The day the listing goes live I would put up a 'For Sale' in the yard and one or two other directional signs around the neighborhood. I would also hang a lockbox at the property so that other licensed Realtors are able to show the property to their clients. After the listing hits the market, I would ensure that it correctly populates over to all public real estate sites such as: Realtor, Zillow, Trulia, Redfin and Homes. The listing would also be promoted on Craigslist, Facebook and Instagram as well as locally targeted internet ads. That weekend we would have a handful of showings culminating in our open house that Sunday afternoon. This sequence of events is an example of your average residential listing, I would adjust our plan to fit around your preferences and more importantly your comfort zone. If you prefer to have showings during certain hours or have specific instructions regarding pets, or if you simply don't want to have an open house, all of these modifications can be made. Additionally, if you know that your house has some deferred maintenance that you don't want to negotiate around, we can just disclose that the house is for sale 'As-Is'. This designation means that you are not willing to negotiate for repairs after the original purchase price has been agreed upon. The buyers would still have the right to cancel the sale or even ask for a price reduction during the inspection period, but at the very least it would help to deflate the buyers expectations. In the end, my goal is make sure your real estate journey is enjoyable while successfully closing our transaction. When we receive an offer that we like, I would first verify that the buyers pre-approval (or proof of funds) was legitimate. We would then begin negotiations until we reached an agreement with the buyer(s). Next the executed contract would be sent to our escrow officer so they can open up our file and officially start our escrow.  



Getting your property onto the market is a great first step, while getting it into escrow is another accomplishment all together, but all of that effort means nothing if your unable to close your escrow. There are a few pinch points during an escrow where things tend to  come loose at the seams, if you can prepare for those, you'll be one step closer to the finish line. 

Once our escrow has been opened, the buyers agent would schedule any and all inspections and would then report back to us with the inspection schedule so that we can prepare accordingly. After the inspections have been completed, we would receive a copy of the reports from the buyers agent so all parties are on the same page. We would then prepare for our first pinch point; a buyers Request for Repair, which occurs in 90% of escrows. Once that has been received we would have a meeting of the minds to decide the best course of action. We could accept the terms of the request, counter them, or reject them all together. If we reject them, the buyers could either cancel the escrow, re-submit a request, or continue forward with the escrow. We would need to factor in our initial offer when formulating our response, we wouldn't want to traverse any burned bridges left in the wake of our prior negotiations. Request for Repairs can be carried out using three different methods: Reduction of Purchase Price, Close of Escrow Credit, or Repairs During Escrow. Most commonly used (and self explanatory) is a Reduction of Purchase Price, followed by Close of Escrow Credit, which is similar to a price reduction, but it affects the amount of cash due at the close of escrow. Last, and in my opinion least, is Repair During Escrow. This particular method takes significantly more time to complete resulting in an extended escrow, not to mention all the new moving parts like scheduling, billing and verification of work, all of which presents new opportunities for pitfalls and delays. Once we have landed upon an agreement, we would notify our escrow officer of any changes and game plan for our next pinch point, the appraisal.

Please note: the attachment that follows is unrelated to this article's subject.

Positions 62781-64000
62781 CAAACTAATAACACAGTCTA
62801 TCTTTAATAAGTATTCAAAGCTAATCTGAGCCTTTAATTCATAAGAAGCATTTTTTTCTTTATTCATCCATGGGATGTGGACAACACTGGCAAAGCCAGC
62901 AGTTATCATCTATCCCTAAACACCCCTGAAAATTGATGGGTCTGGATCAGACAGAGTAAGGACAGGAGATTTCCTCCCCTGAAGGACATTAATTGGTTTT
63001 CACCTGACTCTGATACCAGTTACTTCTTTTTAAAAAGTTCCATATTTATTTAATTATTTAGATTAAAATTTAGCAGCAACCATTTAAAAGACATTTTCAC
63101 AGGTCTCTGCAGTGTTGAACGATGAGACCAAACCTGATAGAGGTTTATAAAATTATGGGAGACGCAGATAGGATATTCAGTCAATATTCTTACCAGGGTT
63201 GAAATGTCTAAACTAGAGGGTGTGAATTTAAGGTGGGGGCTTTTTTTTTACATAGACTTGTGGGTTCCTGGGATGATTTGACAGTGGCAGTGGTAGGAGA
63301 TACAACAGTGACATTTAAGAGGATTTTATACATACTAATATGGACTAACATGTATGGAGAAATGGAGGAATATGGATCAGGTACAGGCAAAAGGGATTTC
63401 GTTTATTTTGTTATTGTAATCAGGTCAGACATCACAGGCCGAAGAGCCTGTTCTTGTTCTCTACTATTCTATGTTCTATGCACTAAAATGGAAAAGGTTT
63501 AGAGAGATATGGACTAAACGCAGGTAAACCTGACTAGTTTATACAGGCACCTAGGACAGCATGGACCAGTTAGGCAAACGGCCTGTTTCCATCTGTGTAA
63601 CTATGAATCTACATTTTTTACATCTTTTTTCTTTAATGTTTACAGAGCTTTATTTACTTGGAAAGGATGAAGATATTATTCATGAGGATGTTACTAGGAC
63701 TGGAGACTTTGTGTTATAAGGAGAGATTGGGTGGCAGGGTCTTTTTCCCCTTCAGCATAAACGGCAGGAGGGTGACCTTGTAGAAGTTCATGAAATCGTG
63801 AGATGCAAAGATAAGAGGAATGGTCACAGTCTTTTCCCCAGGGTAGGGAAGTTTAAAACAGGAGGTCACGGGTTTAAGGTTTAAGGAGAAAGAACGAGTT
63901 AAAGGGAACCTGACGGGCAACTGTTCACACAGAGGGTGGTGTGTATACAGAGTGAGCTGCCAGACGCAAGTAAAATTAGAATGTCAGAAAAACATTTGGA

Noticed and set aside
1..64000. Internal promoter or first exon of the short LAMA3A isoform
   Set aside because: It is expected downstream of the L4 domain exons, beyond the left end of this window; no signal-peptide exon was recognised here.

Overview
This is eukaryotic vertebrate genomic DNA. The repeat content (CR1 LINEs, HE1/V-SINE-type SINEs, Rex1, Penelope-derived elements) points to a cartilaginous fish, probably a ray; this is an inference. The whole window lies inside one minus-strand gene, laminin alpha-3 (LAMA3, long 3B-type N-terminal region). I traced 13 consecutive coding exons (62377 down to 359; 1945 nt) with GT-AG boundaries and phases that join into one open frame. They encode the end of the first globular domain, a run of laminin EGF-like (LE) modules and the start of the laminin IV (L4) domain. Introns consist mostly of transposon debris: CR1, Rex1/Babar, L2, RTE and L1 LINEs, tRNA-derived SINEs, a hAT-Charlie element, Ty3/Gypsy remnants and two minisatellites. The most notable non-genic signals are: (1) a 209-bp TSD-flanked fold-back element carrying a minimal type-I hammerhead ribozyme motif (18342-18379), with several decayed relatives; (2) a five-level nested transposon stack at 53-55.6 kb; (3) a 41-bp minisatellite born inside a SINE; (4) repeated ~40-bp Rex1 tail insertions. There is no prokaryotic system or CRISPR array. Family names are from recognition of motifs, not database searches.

For the buyers lender to fund their loan, they must first ensure that the property is worth the amount being paid for it. To do this, an impartial third party (appraiser) is brought in to evaluate the property, and then compare it to recently sold homes in the surrounding neighborhoods, resulting in an appraised value. If this value is equal to, or greater then the purchase price, the escrow rolls on. If the appraisers value is lower then the purchase price, we would have two options, cancel the sale and relist the property, or we agree to sell at the reduced appraised value. The icing on the escrow-cancelling-cake, is that, in theory, any subsequent appraisals would all come in at the original appraised value. Meaning, if you cancel your escrow because of a low appraisal, your only hope is to receive a cash offer next time around. In my short experience the majority of my escrows, when lending was involved, had appraisals that matched our agreed purchase price. In most cases the appraisal will come in on target, as long as there aren't any glaring irregularities or significant needed repairs. After we clear that hurdle only one remains, closing our escrow!

Before our transaction can be finalized and recorded, there are a few crucial steps that must be taken first. The most troublesome usually being the final loan verification and the close of escrow time frame. I've witnessed a few different escrows where the selling agent never verified the buyers pre-approval letter, resulting in a cancelled sale 30-45 days later. More commonly, a buyers agent might request an escrow extension so that the lender has more time to gather and review the buyers financial documents. The transactions' initial contracted closing date can waiver if you let it, but if you need it to remain concrete, it will. The lion's share of buyers and sellers are all trying to line up concurring close dates, along with moving truck rentals and utility activation, so its usually in everyone's best interest to close on time. Once all parties are on the same closing page, the buyer and seller would be contacted by our escrow officer to sign the closing documents. If the buyer or seller is out of the area then the documents can be sent overnight to them, signed where necessary, then sent back. Once the close of escrow signing session has been scheduled, we would finalize any and all cleaning and moving of personal property to ensure that the property is ready for the buyers final verification walk through. Once the walk through is complete and both the buyer and seller execute their closing documents, notice will be given to the lender to fund the loan. After the loan has been funded, the sale will be recorded and the keys can be given to the buyer. The following business day the proceeds from the sale would deposit into your chosen account culminating in the successful closing of our transaction. A congratulations would be in order, along with answering any remaining questions and ensuring you were satisfied with our experience. 

Every transaction is different, so the generic examples used above may not translate, but that is what makes the job so interesting for me. Every escrow I go through presents a unique situation that I can learn from, and then in turn, I am able to apply it in practice. I would love the opportunity to show you my passion for what I do; if you have questions about the market or would like a free CMA, I'm always available!